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When you hire a carpenter, you don’t ask them whether they’ll use a hammer or a screwdriver. It’s exactly the same at a print shop. You should use the tool that will provide the best outcome for the specific job at hand. It’s not the customer’s choice. They don’t have the expertise you do – and may ask you to use a technique that will produce a subpar product (and consequently blame you for the poor quality). Trust your experience when choosing the type of decoration. - Mike Chong
If you spend some time during intake to communicate about the screen printing process, you can dramatically improve customer expectations. There’s a handful of topics that most customers don’t fully understand, but explaining them is an easy process.
Print locations: Most customers don't understand that multiple print locations increase the amount of labor required. Carefully discuss how multiple print locations will raise their price, and show why this is the case. Explain that a front-only print is the most affordable, and how each location adds time and effort to the process.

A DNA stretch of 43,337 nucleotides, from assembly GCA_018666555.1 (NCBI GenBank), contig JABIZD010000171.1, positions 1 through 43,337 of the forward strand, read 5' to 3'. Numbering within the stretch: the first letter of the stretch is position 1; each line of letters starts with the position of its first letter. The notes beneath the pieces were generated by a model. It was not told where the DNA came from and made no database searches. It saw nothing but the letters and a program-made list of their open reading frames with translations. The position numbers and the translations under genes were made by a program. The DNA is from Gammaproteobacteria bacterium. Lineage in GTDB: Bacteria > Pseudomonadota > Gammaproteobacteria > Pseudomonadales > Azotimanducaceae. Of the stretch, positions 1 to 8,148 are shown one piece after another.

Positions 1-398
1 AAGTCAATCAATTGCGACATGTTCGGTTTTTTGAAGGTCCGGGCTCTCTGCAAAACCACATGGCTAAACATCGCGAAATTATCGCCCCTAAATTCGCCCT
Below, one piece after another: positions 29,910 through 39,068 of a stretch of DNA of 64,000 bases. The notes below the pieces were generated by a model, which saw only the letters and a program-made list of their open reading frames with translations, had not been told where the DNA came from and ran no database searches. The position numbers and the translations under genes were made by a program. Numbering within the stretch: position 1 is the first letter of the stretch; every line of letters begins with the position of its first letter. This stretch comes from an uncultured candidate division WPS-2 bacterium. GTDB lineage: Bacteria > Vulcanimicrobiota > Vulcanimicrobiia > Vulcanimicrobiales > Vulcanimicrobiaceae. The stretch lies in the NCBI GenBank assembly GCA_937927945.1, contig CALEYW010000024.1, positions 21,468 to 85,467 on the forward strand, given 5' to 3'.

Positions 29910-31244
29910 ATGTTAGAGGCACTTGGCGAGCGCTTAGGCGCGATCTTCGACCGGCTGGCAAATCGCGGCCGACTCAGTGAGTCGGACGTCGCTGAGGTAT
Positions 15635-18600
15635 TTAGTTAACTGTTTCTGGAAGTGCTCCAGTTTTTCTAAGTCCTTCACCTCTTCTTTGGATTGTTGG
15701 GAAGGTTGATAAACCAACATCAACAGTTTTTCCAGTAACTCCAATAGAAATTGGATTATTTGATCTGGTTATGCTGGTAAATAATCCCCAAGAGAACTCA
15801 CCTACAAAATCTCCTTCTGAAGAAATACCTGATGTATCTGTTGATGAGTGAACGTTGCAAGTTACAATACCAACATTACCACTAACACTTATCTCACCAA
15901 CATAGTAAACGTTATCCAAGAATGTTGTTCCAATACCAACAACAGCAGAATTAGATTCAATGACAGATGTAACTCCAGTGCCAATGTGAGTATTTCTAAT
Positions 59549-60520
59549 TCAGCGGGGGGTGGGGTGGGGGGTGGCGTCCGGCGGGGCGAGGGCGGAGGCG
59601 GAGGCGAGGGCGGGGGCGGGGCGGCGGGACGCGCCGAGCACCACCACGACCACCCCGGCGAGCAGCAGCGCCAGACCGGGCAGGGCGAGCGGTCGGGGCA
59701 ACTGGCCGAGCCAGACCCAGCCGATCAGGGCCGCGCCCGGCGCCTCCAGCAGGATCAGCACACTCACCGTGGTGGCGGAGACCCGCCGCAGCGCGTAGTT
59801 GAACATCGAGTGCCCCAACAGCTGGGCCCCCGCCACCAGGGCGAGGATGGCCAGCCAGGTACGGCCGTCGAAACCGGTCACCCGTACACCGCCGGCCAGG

Colors: Screen printing labor costs are directly correlated to the numbers of colors in the design and the number of screens you’ll need to produce and setup on your printing press. This is simple to explain: a three color print costs more than a one color print, because there’s two additional screens to create and two additional impressions required. If your customer doesn’t know how many colors will be in their design, have them guess. They don’t need to give you an exact number right away, but it’s a helpful starting point.